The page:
Best HELOC Rates and Lenders in Iowa for 2024

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Edited byAshley Jacobs

Updated: December 28, 2023

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Before applying for a HELOC, shop around and compare different lenders to find the best deal for your needs. You can use a home equity line of credit for renovations, education, investment, debt repayment, emergencies and retirement.

HELOC rates can begin with a special promotional variable APR of 0.99% for six months, then increase to a variable APR of up to 18%. MoneyGeek ranks Bank of America as the best overall HELOC lender in Iowa due to its low interest rates and incentives.


Home Equity Line of Credit (HELOC) Rates for 2024

When shopping for a HELOC, it's important to compare rates and terms from several lenders. This can help you get the best rates.

The MoneyGeek table below highlights home equity line of credit rates and pertinent lender information as of May 2022. We update the table regularly since these details can change at any time.


MoneyGeek’s Picks for Best HELOC Lenders in Iowa

Since our goal is to help consumers, MoneyGeek created a list of the leading home equity line of credit lenders in Iowa to help you choose the best option for your needs and situations.

You should keep in mind that not many lenders provide HELOCs, and those that do are mostly national banks that exclusively lend to people with good to exceptional credit. If your HELOC application is turned down by a national lender, MoneyGeek recommends looking into local credit unions as an alternative.

Best Overall HELOC Lender in Iowa: Bank of America


Best HELOC Lender for Good Credit in Iowa: U.S. Bank


Best HELOC Lender for Bad Credit in Iowa: Figure


Best HELOC Lender for Competitive Rates in Iowa: PenFed


HELOC vs. Home Equity Loans

Understanding the difference between home equity loans (HELOANs) and home equity lines of credit (HELOCs) is critical when selecting which is the best option for you.

Because a HELOAN is a one-time payment given to a borrower, it will benefit borrowers seeking dependability. The interest rate and monthly payments are usually set for the entire loan term.

Meanwhile, borrowers that are good with money may want to seek a home equity line of credit. Like a credit card, a HELOC allows you to withdraw money as often as you need within a set duration and requires you to repay the amount borrowed. Rates on HELOCs are frequently variable, meaning they might change depending on the economy.

The table below breaks down the differences even further.


How to Apply for a HELOC

Most lenders allow applicants to supply basic information and wait for approval by using online applications. This makes applying for a home equity line of credit quite simple. MoneyGeek explains how to apply for a HELOC in the section below.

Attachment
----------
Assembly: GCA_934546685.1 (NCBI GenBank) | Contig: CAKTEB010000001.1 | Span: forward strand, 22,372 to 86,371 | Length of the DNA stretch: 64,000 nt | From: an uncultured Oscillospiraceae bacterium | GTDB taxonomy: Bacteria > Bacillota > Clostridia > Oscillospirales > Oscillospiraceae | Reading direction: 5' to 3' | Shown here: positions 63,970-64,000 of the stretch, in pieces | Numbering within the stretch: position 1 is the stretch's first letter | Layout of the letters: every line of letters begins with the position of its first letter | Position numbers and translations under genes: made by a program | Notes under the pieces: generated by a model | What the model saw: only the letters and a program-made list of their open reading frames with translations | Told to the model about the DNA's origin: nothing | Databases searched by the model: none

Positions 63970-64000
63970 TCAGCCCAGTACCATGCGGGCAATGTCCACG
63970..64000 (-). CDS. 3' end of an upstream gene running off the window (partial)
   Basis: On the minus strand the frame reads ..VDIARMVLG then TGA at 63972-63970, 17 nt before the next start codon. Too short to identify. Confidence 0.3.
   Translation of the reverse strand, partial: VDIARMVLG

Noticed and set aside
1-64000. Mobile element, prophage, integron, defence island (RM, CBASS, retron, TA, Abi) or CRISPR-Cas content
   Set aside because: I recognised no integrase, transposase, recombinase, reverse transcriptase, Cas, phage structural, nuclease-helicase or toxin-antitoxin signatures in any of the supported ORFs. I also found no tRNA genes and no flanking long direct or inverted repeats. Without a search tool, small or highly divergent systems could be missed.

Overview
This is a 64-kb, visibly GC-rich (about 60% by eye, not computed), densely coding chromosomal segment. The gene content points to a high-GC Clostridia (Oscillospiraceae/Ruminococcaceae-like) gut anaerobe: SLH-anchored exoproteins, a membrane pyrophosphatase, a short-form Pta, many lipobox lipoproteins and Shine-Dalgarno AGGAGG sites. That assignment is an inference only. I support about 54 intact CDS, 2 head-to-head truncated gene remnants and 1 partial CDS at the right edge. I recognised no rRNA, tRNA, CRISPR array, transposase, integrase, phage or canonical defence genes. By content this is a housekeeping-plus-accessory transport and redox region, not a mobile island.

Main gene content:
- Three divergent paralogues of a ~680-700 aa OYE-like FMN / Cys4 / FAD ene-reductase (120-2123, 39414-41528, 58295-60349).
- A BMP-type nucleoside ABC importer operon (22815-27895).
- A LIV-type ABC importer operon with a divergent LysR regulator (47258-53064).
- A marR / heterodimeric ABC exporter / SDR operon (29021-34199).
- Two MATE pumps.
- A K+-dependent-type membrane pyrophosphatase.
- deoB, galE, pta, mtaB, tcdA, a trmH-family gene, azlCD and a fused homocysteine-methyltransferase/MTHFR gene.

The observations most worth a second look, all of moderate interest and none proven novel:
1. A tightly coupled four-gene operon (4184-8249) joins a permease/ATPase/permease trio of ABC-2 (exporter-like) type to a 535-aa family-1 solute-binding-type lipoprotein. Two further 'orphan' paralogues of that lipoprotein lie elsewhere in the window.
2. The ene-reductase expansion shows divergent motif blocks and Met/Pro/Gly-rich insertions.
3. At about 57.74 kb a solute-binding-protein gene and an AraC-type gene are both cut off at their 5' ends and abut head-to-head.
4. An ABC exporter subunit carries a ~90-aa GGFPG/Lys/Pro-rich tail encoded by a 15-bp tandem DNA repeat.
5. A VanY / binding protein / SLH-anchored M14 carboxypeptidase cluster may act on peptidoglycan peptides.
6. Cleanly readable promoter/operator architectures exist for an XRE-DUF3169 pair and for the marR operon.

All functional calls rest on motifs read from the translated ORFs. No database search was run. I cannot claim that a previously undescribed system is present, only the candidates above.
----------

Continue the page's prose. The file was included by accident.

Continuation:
Determine how much you need

Before you apply for a home equity line of credit, you need to determine how much credit you will need and how you will utilize it. A HELOC can be used for a range of financial purposes, including debt consolidation, investments and home upgrades. Before applying for a HELOC, you must know your desired credit line amount and how you’ll use it. A HELOC can be used for various financial purposes, including debt consolidation, home renovations and college expenses.


Assess your financial standing

You will need to analyze your financial situation, including your credit score, income and current loan-to-value ratio, to see if you meet the borrowing requirements. All of these factors contribute to determining your rates. You can also determine whether or not you have the financial means to repay your debt.


Shop around and compare lenders

Only by comparing and examining services, costs and terms across various lenders can you choose the best option for your needs. You should also investigate each lender's annual fees, closing costs and rate discounts.



Even though the majority of HELOC applications are completed online, certain lenders need you to call or apply in person. Usually, you must submit information about your assets and income as part of the application process.


Use funds wisely

Commit to your limit after you begin withdrawing to avoid getting into more debt. Remember that if you miss a payment, you could lose your home.

Frequently Asked Questions About HELOCs

Understanding how a home equity line of credit works can be confusing. To help you get started, MoneyGeek has answered some frequently asked questions about HELOCs.

Bank of America and PenFed Credit Union are among the HELOC lenders that offer the most competitive rates in Iowa. A variety of factors influence the rate of your home equity line of credit, such as your credit score and the loan-to-value ratio.

Your HELOC can be used to pay for large expenses like home renovations, college tuition, investments and debt consolidation.

Although it's likely, it's always a good idea to ask a professional. MoneyGeek suggests checking with your accountant or financial counselor to see if the interest on the HELOC is tax-deductible.

HELOC lenders in Iowa will normally allow you to borrow from $5,000 to $1,000,000, depending on the lender, your credit and your income.

HELOCs and home equity loans are both great options, but which one is best for you depends on your circumstances. A HELOC functions like a credit card that allows you to borrow up to a set amount as needed and only pay back what you withdraw. A home equity loan, meanwhile, is a one-time payment with monthly installments and a fixed interest rate.

HELOC rates are variable, meaning they change according to the current economic climate. Other lenders, however, allow customers to switch their home equity line of credit to fixed rates.